- Arbitration is where an impartial person who looks at the evidence and makes a decision on a dispute
- Acas have an Arbitration which can be used to decide cases of alleged unfair dismissal or claims under the flexible working legislation.
- It can be an alternative to a tribunal but it is voluntary so both sides must agree to abide by the arbitrator’s decision.
- Arbitration is often used for collective employment related disputes or it can be used to settle individual disputes.
Arbitration is an impartial outsider being asked to make a decision on a dispute. The arbitrator makes a decision on a case based on the evidence presented by both sides. Arbitration is voluntary, so both sides must agree to go; they should also agree in advance that they will abide by the arbitrator’s decision.
Arbitration can be seen as an alternative to a court of law as it has rules and procedures such as disclosure of documents, evidence and so on. But arbitration is private rather than public. Unlike a court, in an arbitration hearing the Arbitrator will ask the questions. There is no formal cross-examination.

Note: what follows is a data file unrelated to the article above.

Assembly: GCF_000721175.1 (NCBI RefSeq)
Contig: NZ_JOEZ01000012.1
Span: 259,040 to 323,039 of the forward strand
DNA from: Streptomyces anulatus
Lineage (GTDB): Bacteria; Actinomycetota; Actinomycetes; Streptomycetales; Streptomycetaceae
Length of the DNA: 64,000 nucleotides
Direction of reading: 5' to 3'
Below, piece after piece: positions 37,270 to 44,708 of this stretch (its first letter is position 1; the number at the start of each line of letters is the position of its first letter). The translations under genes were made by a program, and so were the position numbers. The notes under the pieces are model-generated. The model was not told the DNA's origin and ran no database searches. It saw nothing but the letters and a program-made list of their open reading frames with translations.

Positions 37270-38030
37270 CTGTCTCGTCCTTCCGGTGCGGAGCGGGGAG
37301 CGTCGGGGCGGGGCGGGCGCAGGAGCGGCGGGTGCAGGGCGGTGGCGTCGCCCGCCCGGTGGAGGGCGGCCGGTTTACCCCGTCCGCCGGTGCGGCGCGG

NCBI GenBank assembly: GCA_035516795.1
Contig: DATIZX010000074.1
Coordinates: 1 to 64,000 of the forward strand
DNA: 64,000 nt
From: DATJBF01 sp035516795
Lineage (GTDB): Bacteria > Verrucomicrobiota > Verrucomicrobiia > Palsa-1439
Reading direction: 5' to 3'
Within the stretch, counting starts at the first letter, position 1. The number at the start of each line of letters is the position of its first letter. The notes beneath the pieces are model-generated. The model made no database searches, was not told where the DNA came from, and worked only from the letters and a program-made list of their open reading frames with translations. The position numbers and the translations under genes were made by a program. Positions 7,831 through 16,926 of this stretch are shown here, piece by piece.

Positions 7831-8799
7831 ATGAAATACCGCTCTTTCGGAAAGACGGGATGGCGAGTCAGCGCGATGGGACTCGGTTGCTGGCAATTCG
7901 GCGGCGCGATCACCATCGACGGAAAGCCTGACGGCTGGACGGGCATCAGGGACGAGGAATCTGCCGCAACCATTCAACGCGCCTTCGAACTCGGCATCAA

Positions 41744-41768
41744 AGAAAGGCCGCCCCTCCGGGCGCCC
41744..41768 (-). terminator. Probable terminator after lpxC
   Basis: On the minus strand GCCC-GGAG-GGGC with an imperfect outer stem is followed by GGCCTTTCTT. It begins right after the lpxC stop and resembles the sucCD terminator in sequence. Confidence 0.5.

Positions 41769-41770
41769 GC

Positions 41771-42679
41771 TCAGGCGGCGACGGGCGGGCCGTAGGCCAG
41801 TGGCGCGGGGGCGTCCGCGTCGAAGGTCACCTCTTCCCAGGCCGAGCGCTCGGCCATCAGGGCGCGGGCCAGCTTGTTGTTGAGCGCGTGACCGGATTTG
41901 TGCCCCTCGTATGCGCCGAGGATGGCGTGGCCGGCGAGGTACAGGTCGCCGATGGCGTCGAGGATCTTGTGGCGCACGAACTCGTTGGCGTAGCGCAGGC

Arbitration is often used in collective employment related disputes, let me give you an example if a trade union is in dispute with an employer for example over the annual pay rise, the union could agree with the employer to ask Acas to appoint an independent arbitrator from there panel of arbitrators to hear the two sides’ cases and then make an independent and impartial decision.
Arbitration can also be used to settle individual disputes. Let me give you an example, an individual and an employer might decide to go to arbitration to avoid the stress and expense of an Employment Tribunal, however, as with any workplace dispute, it is important to make use of all internal procedures that you have in to try to resolve the issue before to Acas conciliation to arbitration.
Hearings will normally last about half a day, although the arbitrator has power to adjourn if necessary. The arbitrator can also call a preliminary hearing in extreme cases, this is where the arbitrator feels that there may be considerable differences between the parties, for example over the provision of documents or the availability of someone called to speak at the hearing.